As part of an ongoing investigation by the Federal Bureau of Investigations, several of Michigan’s pharmacists have been charged with Medicare and Medicaid Prescription Fraud. The allegations include claims that at least one scheme lead to the defrauding of the Federal Government of more than five million dollars. Further, that fraudulent claims were submitted to Medicare, Medicaid and Blue Cross via the service dialdrugspharmacy.com. Medications fraudulently prescribed included Clozapine and Alprazolam. According to the complaint, some of these prescriptions were written for dead people.
According to Title 18 of the United States Code, health care fraud consists of the knowing implementation (or attempted implementation) of a scheme intended to defraud a health care program using false pretenses. A pharmacist can violate this law even if they are ignorant of the law itself, or if they only have the “general intent” to violate the law. This is because health care fraud under this section is not a specific intent crime. The law defines “fraud” as being the intentional deception or misrepresentation of facts which lead to the receiving of an unauthorized benefit. But here again the intent need only be general and not specific. According to the Michigan prescription fraud lawyers at the Barone Defense Firm, this can lead to unfair prosecution of pharmacists who never specifically intended to violate the law.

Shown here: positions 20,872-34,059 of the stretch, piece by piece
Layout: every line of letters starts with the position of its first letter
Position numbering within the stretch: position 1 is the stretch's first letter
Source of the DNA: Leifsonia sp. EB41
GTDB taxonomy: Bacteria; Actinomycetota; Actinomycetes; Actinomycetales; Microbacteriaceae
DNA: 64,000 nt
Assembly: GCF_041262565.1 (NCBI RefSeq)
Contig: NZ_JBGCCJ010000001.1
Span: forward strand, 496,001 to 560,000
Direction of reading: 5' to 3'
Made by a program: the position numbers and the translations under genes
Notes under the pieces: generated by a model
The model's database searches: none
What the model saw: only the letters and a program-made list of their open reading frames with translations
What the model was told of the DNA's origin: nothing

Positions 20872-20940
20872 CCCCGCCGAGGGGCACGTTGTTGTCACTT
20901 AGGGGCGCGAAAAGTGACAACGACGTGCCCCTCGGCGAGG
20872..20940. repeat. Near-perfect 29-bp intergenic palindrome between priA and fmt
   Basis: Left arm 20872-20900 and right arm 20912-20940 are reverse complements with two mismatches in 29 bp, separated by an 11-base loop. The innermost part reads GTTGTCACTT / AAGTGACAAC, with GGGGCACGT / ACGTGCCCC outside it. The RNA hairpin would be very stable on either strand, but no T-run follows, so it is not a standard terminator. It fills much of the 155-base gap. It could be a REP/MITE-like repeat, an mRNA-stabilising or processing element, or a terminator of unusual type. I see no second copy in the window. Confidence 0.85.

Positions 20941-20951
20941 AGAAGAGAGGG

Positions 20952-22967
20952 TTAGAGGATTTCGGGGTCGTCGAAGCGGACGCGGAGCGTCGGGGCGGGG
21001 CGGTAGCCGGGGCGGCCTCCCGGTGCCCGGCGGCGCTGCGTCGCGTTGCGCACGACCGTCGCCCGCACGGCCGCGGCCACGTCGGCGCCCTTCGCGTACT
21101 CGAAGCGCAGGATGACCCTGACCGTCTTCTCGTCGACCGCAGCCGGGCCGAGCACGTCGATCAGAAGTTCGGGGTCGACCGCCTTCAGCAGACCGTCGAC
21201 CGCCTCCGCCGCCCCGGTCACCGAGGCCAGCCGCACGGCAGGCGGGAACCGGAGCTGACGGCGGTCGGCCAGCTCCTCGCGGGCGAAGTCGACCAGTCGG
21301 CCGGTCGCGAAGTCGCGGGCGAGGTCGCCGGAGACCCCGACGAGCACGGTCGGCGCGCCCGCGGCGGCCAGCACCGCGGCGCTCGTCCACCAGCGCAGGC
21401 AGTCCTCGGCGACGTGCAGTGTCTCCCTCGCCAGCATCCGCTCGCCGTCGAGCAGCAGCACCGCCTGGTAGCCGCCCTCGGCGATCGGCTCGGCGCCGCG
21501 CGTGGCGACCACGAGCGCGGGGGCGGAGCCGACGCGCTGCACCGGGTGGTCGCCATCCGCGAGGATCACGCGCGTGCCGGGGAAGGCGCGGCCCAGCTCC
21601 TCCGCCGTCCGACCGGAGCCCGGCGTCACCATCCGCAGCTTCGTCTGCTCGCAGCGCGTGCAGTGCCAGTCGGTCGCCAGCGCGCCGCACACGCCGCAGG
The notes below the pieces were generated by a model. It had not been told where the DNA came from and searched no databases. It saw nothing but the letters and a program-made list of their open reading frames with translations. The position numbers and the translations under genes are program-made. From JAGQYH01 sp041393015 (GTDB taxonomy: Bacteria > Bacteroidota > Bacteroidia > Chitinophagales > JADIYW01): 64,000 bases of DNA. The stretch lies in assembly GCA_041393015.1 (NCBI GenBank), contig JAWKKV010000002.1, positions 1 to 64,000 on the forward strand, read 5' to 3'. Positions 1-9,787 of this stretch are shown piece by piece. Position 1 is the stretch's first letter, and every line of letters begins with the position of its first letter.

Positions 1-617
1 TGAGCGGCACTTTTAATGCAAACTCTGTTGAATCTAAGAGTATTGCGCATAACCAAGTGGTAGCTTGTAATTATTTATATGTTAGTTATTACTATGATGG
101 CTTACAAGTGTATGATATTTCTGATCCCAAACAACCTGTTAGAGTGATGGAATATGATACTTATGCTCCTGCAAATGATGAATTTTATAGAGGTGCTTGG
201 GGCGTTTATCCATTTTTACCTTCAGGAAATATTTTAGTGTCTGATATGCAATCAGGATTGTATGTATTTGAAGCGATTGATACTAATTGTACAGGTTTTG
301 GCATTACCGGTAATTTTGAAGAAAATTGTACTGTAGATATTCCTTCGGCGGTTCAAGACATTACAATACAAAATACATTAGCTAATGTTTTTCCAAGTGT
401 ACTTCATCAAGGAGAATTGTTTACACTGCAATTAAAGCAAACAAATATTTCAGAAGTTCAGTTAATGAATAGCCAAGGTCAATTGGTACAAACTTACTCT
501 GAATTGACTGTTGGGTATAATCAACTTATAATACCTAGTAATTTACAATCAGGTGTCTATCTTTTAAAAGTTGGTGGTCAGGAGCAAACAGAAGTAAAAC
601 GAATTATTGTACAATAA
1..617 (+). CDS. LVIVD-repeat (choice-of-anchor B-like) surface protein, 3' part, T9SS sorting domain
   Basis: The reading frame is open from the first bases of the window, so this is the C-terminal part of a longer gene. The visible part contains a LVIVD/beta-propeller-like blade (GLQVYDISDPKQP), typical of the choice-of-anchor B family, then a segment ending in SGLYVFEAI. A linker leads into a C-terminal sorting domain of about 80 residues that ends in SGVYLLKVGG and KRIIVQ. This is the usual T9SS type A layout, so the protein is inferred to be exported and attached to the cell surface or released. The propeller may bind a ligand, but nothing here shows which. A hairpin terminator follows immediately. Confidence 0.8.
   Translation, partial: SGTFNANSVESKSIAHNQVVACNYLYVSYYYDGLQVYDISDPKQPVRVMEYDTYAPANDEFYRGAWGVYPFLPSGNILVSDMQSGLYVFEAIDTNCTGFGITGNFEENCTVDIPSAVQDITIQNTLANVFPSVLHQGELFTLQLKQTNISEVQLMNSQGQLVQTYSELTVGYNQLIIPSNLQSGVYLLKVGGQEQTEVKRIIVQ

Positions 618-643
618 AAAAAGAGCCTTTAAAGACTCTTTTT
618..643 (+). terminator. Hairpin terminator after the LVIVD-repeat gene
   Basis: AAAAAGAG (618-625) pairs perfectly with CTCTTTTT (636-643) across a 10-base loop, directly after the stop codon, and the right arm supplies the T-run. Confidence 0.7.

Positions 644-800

There are many kinds of prescription fraud. Once type of prescription fraud involves a scheme whereby a prescription is set on “auto-refill” and then billed as scheduled when the patient never actually ordered or wanted the medication. These prescriptions are never picked up but the pharmacy non-the-less bills Medicare. This same medication can be “re-sold” many times over, thereby increasing the size of the auto-refill fraud. Another version of this kind of fraud involves giving the undelivered pills to patients, staff or medical sales reps for redistribution. This is most common with Opioid drugs that have significant street value.
Similarly, there is a type of prescription fraud which involves billing for an expensive medication but providing the patient with a different, less expensive drug. Medicare or Medicaid pays the pharmacists for the more expensive drug, thereby creating criminal liability.
A type of prescription fraud that might be less obvious is when a pharmacist gives incentives to a patient to switch their Medicare or Medicaid prescriptions to them. This is the kind of fraud that can be committed without the pharmacists necessarily knowing they’ve committed fraud. This is why the general intent provision mentioned above is so important. Another such kickback scheme, albeit on a larger scale, is when drug companies “bribe” (give anything of value) to pharmacies and pharmacists for transferring their patients to a drug manufactured by the pharmaceutical company.
There is also fraud that can arise out of a failure to properly keep prescription records. Smaller pharmacies and pharmacists are particularly prone to this kind of prescription fraud because they often don’t keep records with the same integrity as the larger pharmacies. Fraud Examiners sometimes call this “no supporting documentation fraud.”
The FBI’s investigation in Michigan includes allegations of many of the types of Medicare/Medicaid prescription fraud described above. If you have been charged with prescription fraud in Michigan, have one of the skilled prescription fraud lawyers at the Barone Defense review your case, develop a defense strategy, and help you protect your livelihood, your reputation and your family.